-Can you actually fit decent sized tires on the bike? Show me the clearance! Tell me which tires you tested.
-Submit an anonymous warranty claim, was the process good or terrible?
-Call and email the frame company with technical questions, did they respond?
-Is the bike creaking at all? If so, where?
-Hubs! How are the hubs and rims holding up? Are they cheap generic hubs or are they good?
-Chain rubbing the frame anywhere?
  • + 29
 THIS is all of what matters.
  • + 7
 Wheels/hubs are def a critical point on the more affordable bikes.
  • + 17
 Fair enough but that is a maaaaassive amount of work to do across all these bike on top of what they are already doing. . All you would end up with is a load of PB commentater disagreeing with them / picking apart their method of testing / saying they not riding in the right conditions or the right terrain etc etc so why bother?
  • + 4
 Add maintenance to that. Take it all apart, replace the bearings, and put it back together. You notice a lot of little details about the bike’s construction doing this.
  • + 20
 @skelldify: Comon guys - no one in any journalistic field does product reviews that in depth... your asking for the moon... for free.
  • + 9
 I'd rather have a mechanically solid bike than a bike that's 1 degree slacker! Maybe it's a spin off for Pinkbike...Pinkbike Mechanics Edition! $5 a month gets you real long-term bike reviews with an emphasis on the bike's mechanics instead of the frame angles!
  • + 6
 But like half of these would jeopardize Pinkbike's ability to get free shit from bike manufactures so we can't have that
  • + 1
 @skelldify: you are so right about this! I recently took the shock off my 2018 Capra and the damn paint flaked off around the shock mount. I’m no mechanical hack either. Bearings are super smooth after a season of abuse but the paint is horrific. I contacted YT about this, they were kind enough to send touch up paint. Then I asked if I could spray on a clear coat to protect the frame and they said it would void the warranty. This bike has small chips all over the frame and in places where invisiframe doesn’t cover. I’ll be hesitant to buy another YT based on this alone.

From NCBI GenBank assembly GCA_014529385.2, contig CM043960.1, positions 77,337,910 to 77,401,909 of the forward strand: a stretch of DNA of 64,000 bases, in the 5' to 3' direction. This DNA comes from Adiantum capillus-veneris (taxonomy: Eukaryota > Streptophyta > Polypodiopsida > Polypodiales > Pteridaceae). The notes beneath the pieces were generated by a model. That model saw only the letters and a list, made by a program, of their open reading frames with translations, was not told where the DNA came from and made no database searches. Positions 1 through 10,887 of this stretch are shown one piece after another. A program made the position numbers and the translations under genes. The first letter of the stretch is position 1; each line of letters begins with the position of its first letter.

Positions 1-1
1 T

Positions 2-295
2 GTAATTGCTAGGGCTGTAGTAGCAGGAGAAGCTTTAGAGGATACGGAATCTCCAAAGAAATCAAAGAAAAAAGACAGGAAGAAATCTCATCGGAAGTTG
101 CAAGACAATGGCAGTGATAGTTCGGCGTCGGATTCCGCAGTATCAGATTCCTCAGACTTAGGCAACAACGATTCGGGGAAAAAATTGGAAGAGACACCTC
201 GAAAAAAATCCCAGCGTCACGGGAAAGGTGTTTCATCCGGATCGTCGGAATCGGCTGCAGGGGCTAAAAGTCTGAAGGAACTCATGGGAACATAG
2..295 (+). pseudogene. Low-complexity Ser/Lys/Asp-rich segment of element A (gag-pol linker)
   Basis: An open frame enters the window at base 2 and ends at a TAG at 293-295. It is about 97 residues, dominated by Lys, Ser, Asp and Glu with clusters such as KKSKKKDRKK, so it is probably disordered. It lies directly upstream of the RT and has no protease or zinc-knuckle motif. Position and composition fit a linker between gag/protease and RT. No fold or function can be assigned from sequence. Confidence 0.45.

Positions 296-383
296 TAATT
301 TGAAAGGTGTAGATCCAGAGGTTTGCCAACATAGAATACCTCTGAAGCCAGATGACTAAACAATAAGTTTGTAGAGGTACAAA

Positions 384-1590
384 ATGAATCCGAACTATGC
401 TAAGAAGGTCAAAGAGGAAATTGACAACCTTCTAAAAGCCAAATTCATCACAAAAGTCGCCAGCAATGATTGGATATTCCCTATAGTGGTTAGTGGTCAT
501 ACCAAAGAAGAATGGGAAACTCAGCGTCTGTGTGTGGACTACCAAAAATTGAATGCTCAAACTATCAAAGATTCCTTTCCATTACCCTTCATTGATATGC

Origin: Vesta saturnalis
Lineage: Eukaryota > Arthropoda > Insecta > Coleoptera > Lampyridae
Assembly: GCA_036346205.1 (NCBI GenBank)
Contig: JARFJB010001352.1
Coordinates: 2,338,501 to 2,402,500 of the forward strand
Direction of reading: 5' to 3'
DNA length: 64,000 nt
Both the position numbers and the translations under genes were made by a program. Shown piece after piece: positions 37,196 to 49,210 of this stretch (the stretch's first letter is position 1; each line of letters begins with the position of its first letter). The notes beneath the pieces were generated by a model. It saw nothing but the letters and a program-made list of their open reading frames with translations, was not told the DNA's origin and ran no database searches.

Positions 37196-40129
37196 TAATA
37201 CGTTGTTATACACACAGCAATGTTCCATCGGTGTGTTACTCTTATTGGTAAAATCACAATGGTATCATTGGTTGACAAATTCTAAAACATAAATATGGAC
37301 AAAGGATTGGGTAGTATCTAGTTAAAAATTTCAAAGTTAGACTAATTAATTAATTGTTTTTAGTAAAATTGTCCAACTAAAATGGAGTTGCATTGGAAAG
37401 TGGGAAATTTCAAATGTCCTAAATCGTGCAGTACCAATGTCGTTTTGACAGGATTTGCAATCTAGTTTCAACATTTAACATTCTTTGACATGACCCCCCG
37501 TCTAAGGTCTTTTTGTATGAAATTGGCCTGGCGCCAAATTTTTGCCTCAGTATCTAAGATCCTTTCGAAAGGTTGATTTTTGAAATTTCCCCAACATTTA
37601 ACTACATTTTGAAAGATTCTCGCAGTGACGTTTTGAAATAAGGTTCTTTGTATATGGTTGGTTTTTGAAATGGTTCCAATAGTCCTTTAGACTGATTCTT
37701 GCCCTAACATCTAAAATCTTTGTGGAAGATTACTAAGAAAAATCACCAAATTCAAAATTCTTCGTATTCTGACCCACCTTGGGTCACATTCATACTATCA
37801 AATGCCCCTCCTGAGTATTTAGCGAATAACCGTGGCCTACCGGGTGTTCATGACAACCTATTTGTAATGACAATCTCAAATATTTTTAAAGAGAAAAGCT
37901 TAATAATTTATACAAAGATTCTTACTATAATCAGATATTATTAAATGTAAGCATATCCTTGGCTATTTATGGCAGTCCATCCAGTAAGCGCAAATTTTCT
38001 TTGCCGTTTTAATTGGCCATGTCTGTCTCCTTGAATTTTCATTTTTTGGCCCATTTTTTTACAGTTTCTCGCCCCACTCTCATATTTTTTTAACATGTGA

• + 12
 @matixsnow "-Submit an anonymous warranty claim, was the process good or terrible?"

That doesn't work. First, if it's not a direct sales brand the process is usually 'Take it to your local dealer' - but since it's a demo bike they don't have a dealer. If it is a direct sales bike the process is "Who are you and what's the serial number". But you're not a customer and they'll know the serial number is of a demo bike. So what's going to happen from there?

Even if you could get around those issues, you can't just magic up a warranty issue. If you actually broke something to show them a broken thing, tech departments are surprisingly good at seeing what's a genuine fault and what's abuse/intentional. Bottom line, your journo's anonymous warranty experience is guaranteed to be terrible because you're trying to hack a system that exists to help real customers with real problems, not fake customers with non-existent problems.

Plus, it's the bike biz and everyone knows everyone. Go behind their back like that and you might find it's the last demo bike you ever get!
  • + 19
 The field test is a much shorter format ment to compare a bunch of bikes. The normal reviews are longer term and designed to address these issues.
I’m not disagreeing with the questions you’ve asked, but I’m guessing that answering them in a big group test would be near impossible.
  • + 3
 @ryan83: Yeah, I seen quite a bit of chipping around mounts and pivots. And to me, it's just silly that clear coat (or paint job) voids your warranty.

Also if you don't like chipping paint on frames - don't purchase a Transition. Their paint has been horrendous the past few years. Great bikes, but the paint needs to be more durable.
  • + 0
 @Karve: anandtech.com does it for tech, why not Pinkbike for MTB?
  • + 40